The neurophysiological mechanisms underlying withdrawal syndromes reflecting physical dependence on a variety of drugs of abuse, including the benzodiazepines (BZs), are unknown. Using a well-established rat model of chronic BZ treatment, we have identified changes in hippocampal excitatory amino acid receptors temporally associated with anxiety-like behavior, a sign of withdrawal. CA1 neuron changes include increases in alpha-amino-3-hydroxy-5-methyl-4-isozaxolepropionic acid receptor (AMPAR) current amplitude and conductance, and increases in AMPAR binding and GluR1 subunit levels. When AMPAR currents increase, N-methyl-D-aspartate receptor (NMDAR)-evoked currents, NMDA efficacy and NR2B subunit levels are reduced. NMDA antagonist treatment during withdrawal reverses NMDAR down regulation, allowing more prolonged expression of anxiety-like behavior. AMPAR antagonist treatment prevents subsequent AMPAR upregulation. These findings suggest that enhanced AMPAR function contributes to BZ-induced withdrawal through NMDAR-dependent hippocampal pathways, and are reminiscent of well-described mechanisms underlying activity-dependent plasticity of hippocampal excitatory synapses. Similar mechanisms may be involved in behavioral plasticity during BZ withdrawal. The working hypothesis is that localized remodeling of hippocampal CA1 neuron excitatory synapses is a central feature underlying BZ physical dependence, expressed as withdrawal-induced anxiety-like behavior, and has essential characteristics analogous to those associated with activity-dependent synaptic plasticity. Three specific hypotheses focus on the subunit dependence of the functional and structural alterations that occur at CA1 neuron EAAR synapses after withdrawal from 1-week flurazepam treatment. AMPA and NMDAR function will be studied at selected time-points after drug removal, when anxiety-like behavior is expressed, using whole-cell and outside-out patch techniques in hippocampal slices and acutely dissociated CA1 neurons.
The first aim will be to explore AMPAR channel properties using GluR1 subunit-selective neurophysiological and pharmacological tools.
The second aim will use a similar approach to study the NR2B-subunitdependence of decreased NMDAR function at CA1 synapses.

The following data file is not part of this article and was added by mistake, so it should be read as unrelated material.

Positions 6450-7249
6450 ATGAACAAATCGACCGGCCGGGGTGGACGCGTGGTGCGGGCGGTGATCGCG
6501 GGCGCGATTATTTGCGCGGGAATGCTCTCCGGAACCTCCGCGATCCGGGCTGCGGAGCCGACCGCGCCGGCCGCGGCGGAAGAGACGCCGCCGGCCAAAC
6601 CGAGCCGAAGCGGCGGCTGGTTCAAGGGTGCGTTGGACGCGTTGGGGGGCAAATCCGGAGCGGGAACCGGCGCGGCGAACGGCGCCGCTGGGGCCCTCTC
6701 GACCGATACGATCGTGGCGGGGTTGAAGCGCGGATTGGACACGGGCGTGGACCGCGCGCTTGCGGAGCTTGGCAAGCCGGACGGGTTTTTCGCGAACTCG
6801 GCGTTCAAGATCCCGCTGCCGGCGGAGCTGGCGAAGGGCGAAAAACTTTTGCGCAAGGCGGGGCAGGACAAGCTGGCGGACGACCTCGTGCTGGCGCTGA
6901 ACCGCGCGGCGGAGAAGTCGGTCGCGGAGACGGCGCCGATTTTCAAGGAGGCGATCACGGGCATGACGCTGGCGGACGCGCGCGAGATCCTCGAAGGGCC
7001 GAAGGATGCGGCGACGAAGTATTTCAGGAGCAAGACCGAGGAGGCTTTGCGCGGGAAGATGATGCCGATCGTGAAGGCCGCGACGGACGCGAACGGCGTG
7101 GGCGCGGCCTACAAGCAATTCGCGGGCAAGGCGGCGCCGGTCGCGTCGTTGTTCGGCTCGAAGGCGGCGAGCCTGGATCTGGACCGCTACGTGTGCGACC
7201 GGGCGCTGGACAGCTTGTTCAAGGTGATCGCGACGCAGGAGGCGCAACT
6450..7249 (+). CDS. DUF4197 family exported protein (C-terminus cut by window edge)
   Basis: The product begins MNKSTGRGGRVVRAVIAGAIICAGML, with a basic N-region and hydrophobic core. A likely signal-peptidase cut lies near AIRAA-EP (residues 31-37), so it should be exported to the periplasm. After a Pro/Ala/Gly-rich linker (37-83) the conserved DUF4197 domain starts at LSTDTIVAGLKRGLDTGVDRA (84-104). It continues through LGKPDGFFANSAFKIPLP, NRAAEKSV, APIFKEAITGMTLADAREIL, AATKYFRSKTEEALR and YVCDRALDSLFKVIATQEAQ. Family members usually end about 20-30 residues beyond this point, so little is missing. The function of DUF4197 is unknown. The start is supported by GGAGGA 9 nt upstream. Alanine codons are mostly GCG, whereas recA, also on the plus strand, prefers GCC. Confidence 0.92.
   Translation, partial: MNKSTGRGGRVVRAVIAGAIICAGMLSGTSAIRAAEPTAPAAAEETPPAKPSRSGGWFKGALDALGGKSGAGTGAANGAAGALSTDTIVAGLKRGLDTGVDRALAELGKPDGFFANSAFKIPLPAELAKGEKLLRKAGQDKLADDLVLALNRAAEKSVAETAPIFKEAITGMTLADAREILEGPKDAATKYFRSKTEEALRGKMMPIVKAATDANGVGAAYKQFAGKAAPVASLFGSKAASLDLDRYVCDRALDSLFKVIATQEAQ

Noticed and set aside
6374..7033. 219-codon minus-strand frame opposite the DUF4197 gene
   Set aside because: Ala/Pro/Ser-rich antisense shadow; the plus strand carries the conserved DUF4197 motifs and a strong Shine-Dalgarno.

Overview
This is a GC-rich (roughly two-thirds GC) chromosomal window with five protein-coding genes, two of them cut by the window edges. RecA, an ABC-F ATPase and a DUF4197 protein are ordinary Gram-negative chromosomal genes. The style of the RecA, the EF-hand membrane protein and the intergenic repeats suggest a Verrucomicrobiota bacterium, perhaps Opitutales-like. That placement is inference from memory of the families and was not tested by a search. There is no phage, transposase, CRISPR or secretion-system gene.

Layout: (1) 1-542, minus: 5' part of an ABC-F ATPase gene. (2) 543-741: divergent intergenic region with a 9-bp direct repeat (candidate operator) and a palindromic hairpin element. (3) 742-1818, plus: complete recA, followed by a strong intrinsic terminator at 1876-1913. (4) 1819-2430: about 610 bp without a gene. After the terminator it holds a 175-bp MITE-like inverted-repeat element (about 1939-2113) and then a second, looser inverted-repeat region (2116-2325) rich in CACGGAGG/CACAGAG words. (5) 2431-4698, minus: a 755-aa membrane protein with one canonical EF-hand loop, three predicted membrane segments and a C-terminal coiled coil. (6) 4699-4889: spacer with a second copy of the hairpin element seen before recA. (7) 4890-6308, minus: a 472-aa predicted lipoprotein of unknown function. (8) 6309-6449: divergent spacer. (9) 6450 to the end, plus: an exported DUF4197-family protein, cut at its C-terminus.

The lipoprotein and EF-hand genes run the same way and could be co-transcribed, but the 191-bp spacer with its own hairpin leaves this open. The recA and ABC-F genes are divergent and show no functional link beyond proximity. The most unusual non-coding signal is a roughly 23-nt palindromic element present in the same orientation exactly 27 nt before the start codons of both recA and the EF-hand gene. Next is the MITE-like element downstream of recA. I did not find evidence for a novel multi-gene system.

The third aim i s to use light microscopic and electron microscopic immunohistochemical approaches to investigate the structural changes in AMPARs and NMDARs at CA1 synapses that contribute to changes in hippocampal excitatory function and to anxiety-like behavior. Rational approaches to the treatment of physical dependence on drugs of abuse can emerge from a better understanding of the neurophysiological mechanisms underlying withdrawal phenomena.

Agency
National Institute of Health (NIH)
Institute
National Institute on Drug Abuse (NIDA)
Type
Research Project (R01)
Project #
5R01DA018342-04
Application #
7388792
Study Section
Neurobiology of Motivated Behavior Study Section (NMB)
Program Officer
Sorensen, Roger
Project Start
2005-04-01
Project End
2010-03-31
Budget Start
2008-04-01
Budget End
2009-03-31
Support Year
4
Fiscal Year
2008
Total Cost
$313,234
Indirect Cost
Name
University of Toledo
Department
Physiology
Type
Schools of Medicine
DUNS #
807418939
City
Toledo
State
OH
Country
United States
Zip Code
43614
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Earl, Damien E; Tietz, Elizabeth I (2011) Inhibition of recombinant L-type voltage-gated calcium channels by positive allosteric modulators of GABAA receptors. J Pharmacol Exp Ther 337:301-11
Shen, Guofu; Tietz, Elizabeth I (2011) Down-regulation of synaptic GluN2B subunit-containing N-methyl-D-aspartate receptors: a physiological brake on CA1 neuron ?-amino-3-hydroxy-5-methyl-4-isoxazolepropionic acid hyperexcitability during benzodiazepine withdrawal. J Pharmacol Exp Ther 336:265-73
Shen, Guofu; Van Sickle, Bradley J; Tietz, Elizabeth I (2010) Calcium/calmodulin-dependent protein kinase II mediates hippocampal glutamatergic plasticity during benzodiazepine withdrawal. Neuropsychopharmacology 35:1897-909
Das, Paromita; Zerda, Ricardo; Alvarez, Francisco J et al. (2010) Immunogold electron microscopic evidence of differential regulation of GluN1, GluN2A, and GluN2B, NMDA-type glutamate receptor subunits in rat hippocampal CA1 synapses during benzodiazepine withdrawal. J Comp Neurol 518:4311-28
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Xiang, K; Tietz, E I (2008) Chronic benzodiazepine-induced reduction in GABA(A) receptor-mediated synaptic currents in hippocampal CA1 pyramidal neurons prevented by prior nimodipine injection. Neuroscience 157:153-63
Xiang, Kun; Tietz, Elizabeth I (2007) Benzodiazepine-induced hippocampal CA1 neuron alpha-amino-3-hydroxy-5-methylisoxasole-4-propionic acid (AMPA) receptor plasticity linked to severity of withdrawal anxiety: differential role of voltage-gated calcium channels and N-methyl-D-aspartic acid re Behav Pharmacol 18:447-60
Song, Jun; Shen, Guofu; Greenfield Jr, L John et al. (2007) Benzodiazepine withdrawal-induced glutamatergic plasticity involves up-regulation of GluR1-containing alpha-amino-3-hydroxy-5-methylisoxazole-4-propionic acid receptors in Hippocampal CA1 neurons. J Pharmacol Exp Ther 322:569-81